The complete collapse of liquidity in the financial markets and subsequent recession/depression that ensued, bringing unemployment rates to above 9% levels, decimated an entire industry in Real Estate, moved entire countries to bankruptcy, wiped out retirement accounts, caused the United States Government to lose its perfect credit score and flooded bankruptcy courts with filings for years to come.
The worlds largest mortgage lender collapsed, three of the oldest and most respected investment banks completely gone, over 400 banks have been closed since 2007.
Commercial properties in prime markets are worth 25% less than they were just a few years ago.
In November, 2011 even as we are coming out of the dark, 33 Banks closed their doors this month alone.
15 Million people out of work. Another 10,000,000 considered “under-employed”.
Unemployment among younger Americans hovering around 20%.
An entire generation of hard working retirees are now facing another 5+ years plus of working due to evaporated home equity.
These events are far more severe than the crash that sparked the Depression.
Even after all of this, will we forget what happened too quickly?
Sub Prime Era Kids
The Greatest Generation managed to not only come back but thrived for 30 years, after some pretty rough times during the depression.
They never forgot.
Will we forget too easily the times we just went through? Was 2007 and 2008 “not that bad”?
We didn’t have people waiting in lines for bread, stale, old, musty bread.
We didn’t have people waiting in long lines for work, you know, the pictures we see from the depression.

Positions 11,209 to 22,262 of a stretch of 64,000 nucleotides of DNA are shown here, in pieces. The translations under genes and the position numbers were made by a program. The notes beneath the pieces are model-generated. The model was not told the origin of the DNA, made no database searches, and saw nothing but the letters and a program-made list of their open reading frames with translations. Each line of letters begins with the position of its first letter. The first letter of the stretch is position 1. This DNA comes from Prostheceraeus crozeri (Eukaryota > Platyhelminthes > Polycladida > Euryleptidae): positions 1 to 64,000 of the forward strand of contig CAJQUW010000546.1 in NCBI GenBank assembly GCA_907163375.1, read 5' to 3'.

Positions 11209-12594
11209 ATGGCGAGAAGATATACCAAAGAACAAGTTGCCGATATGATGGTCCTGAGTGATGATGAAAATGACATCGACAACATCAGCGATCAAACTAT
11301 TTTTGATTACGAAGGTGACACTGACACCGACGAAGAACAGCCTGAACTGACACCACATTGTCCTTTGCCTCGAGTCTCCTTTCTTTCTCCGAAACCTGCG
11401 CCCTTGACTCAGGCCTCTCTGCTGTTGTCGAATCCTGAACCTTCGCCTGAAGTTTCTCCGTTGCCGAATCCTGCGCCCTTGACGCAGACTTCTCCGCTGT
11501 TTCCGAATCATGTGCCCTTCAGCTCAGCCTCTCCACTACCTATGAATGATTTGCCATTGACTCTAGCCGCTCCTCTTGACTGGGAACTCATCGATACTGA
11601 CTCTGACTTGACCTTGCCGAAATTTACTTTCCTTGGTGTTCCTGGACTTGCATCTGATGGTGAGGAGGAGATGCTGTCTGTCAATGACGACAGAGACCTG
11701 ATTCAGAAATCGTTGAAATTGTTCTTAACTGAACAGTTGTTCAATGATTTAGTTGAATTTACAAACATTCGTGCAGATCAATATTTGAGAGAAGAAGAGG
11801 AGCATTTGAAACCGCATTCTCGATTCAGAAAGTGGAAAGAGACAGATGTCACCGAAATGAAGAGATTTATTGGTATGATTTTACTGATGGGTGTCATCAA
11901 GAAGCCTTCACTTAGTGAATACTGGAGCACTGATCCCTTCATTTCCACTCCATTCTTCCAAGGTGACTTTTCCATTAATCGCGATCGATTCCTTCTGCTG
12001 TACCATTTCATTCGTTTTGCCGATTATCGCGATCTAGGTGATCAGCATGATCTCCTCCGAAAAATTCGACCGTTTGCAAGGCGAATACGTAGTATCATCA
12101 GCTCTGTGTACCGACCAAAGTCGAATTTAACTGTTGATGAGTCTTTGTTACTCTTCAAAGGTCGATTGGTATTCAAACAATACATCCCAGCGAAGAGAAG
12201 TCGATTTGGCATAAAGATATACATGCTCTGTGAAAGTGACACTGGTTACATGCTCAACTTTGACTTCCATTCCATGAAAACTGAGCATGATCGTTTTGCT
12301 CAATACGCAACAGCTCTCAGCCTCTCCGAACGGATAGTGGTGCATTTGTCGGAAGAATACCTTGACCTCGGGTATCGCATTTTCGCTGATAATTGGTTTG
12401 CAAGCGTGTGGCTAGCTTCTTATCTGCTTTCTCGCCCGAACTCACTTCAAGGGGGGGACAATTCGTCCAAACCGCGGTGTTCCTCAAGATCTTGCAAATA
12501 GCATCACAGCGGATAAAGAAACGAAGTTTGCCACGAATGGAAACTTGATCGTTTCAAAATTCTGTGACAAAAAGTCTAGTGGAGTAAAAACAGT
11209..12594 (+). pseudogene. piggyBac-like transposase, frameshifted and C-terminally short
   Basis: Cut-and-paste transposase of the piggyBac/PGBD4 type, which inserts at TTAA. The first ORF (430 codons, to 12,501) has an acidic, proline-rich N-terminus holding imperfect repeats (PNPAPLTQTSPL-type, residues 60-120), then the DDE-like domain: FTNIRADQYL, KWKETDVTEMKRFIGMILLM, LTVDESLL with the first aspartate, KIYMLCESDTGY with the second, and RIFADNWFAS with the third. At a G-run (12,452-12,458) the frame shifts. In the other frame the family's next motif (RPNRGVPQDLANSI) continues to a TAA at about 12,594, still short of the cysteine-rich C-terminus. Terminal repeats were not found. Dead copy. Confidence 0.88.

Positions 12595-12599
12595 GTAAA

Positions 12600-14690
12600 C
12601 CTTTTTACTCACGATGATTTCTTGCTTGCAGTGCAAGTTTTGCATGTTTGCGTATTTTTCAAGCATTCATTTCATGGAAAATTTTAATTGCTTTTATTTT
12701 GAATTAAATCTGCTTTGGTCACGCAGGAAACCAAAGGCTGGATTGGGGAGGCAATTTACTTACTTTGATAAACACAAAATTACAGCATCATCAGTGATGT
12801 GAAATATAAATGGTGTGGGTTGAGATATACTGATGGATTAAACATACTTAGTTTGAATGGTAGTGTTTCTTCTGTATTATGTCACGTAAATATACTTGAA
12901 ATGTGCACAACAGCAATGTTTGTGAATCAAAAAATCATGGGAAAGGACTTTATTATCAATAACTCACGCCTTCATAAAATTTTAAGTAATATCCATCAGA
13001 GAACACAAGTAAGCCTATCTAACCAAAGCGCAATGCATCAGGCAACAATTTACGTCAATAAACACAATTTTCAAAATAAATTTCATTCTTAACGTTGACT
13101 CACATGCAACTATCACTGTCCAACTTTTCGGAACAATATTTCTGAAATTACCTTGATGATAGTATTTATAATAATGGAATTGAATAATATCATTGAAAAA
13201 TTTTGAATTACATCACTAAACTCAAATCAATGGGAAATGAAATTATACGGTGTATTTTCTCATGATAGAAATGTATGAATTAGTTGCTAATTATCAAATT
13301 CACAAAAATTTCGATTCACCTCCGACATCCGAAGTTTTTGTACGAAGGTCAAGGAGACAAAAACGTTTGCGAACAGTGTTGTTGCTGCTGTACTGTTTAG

Has quality of life elevated to the point where we just simply will not remember the hard times? Because they weren’t that “hard”?
Depression Era people, like your grandma, never forgot, it didn’t matter how much leverage a bank was or is willing to give her.
She won’t take it. One would think, given the circumstances of 2007 and 2008, that we would remember the tough times, many would argue we’re still in them.
Certain aspects definitely exacerbated the events that led to the rapid decline in the US Economy, there are definitely people to blame and companies to point fingers at. However, it still remains our job to remember.
Will we have a generation of Sub Prime Era Kids?
Is quality of life in America simply too high to have those scarring memories, like your egg carton saving grandmother has?
Only time will tell whether we are doomed to repeat the 07-08 crisis, for now, things are looking up a bit. And that is Very Good News.
Tomorrow we’ll take a look at whether or not those direct descendants, yes the actual children of the Depression Era Generation may have played a role, with some help from lawmakers and home builders, in making the sub-prime crisis even worse than it should have been.